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Don’t know how to talk to kids about sexual abuse?
We can help.
Hi, I'm Carolyn. I'm an author, speaker, writer, and mom on a mission —
to educate and encourage adults to talk to the children they love about sexual abuse.
Because sometimes the only thing between you and protecting your kids
is an ongoing conversation.
New and Noteworthy:
We are excited to announce our soon-to-be released children’s book, Bobby Gilliam Brave and Strong.
Launching December/January 2015.
This story book, for ages 4 and up, will tackle the topic of childhood sexual abuse and pornography and is a tool to help you build a bridge of communication between yourself and the kids you love and long to protect. We want your children to be prepared should anyone show them inappropriate images, speak or touch them in an inappropriate manner, or perhaps ask your child to touch them in an inappropriate manner.
Our children’s books are meant to help you begin the conversation. Build the bridge. Break the silence. So your children, like Bobby, the hero in Bobby Gilliam, Brave and Strong, and Ana, the heroine in Rise and Shine, can be free to be everything they were created to be.
Together we can protect the children of the world.
Recently On The Blog:
Prevention Strategies Around the Holidays11/24/2015 by: Christy M. Willard
The holidays are coming and so is time with family and friends! While it can be fun reconnecting with your loved ones, it can also be quite overwhelming, especially for a child who is learning how to use and enforce body boundaries. Your loving support and encouragement is critical!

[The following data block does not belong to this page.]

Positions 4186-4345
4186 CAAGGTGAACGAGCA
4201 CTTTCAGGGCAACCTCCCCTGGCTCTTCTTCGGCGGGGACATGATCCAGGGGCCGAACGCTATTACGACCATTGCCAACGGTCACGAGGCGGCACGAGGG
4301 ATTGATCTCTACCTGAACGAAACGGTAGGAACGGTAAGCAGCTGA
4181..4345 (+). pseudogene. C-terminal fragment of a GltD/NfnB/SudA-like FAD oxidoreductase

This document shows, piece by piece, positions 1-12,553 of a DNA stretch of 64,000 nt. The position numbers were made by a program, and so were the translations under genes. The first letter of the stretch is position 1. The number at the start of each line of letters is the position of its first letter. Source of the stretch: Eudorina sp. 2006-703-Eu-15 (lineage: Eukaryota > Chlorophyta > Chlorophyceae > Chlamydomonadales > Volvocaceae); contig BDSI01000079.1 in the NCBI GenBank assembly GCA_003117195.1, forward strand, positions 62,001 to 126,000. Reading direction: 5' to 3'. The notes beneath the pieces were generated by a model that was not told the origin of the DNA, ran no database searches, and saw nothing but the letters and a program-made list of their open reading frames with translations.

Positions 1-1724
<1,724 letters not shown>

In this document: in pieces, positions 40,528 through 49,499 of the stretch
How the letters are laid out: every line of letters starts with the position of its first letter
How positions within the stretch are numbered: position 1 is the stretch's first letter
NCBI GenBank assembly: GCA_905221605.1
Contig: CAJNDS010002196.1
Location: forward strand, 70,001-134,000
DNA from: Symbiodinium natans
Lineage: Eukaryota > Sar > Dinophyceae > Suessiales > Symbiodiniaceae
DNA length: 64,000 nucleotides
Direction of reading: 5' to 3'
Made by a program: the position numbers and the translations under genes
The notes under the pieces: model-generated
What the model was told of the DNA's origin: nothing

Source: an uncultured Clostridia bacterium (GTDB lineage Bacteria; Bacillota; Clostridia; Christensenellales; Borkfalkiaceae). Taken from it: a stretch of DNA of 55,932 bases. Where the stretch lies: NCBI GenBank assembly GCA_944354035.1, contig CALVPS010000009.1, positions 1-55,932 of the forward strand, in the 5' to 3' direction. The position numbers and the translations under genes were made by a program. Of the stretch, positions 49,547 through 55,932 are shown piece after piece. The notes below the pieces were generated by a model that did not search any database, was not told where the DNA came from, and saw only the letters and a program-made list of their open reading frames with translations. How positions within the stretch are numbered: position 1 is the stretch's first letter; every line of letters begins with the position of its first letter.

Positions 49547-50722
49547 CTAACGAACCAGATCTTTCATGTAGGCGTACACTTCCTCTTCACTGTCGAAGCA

Talking about when and how to say "no" and actually doing it can be difficult for a child to navigate, so make sure to talk about what they can expect before you arrive. Remind them that they have your support while you are there. They don’t have to do this alone!
Help guide your child in alternatives to hugs and kisses, if they don’t want to show their affection that way. High-fives and handshakes are respectful and kind gestures. If your child uses their “no” help enforce it if a difficult family member refuses to accept that boundary.
Consider sharing with friends and family what you have learned and how respecting your child’s “no” today, could protect them in the future. Awareness breeds understanding. Your loved ones can be an ally for you and your child, if you are willing to have that tough conversation.
We know some people are more open to this discussion then others. Maybe our free PDF, “Hey Grandma and Grandpa, Can We Talk?” can help. Download it HERE.
Wishing you a very happy holiday, filled with food, fun, and healthy boundaries!
#holidaytips #bodyboundaries #childhoodsexualabuseprevention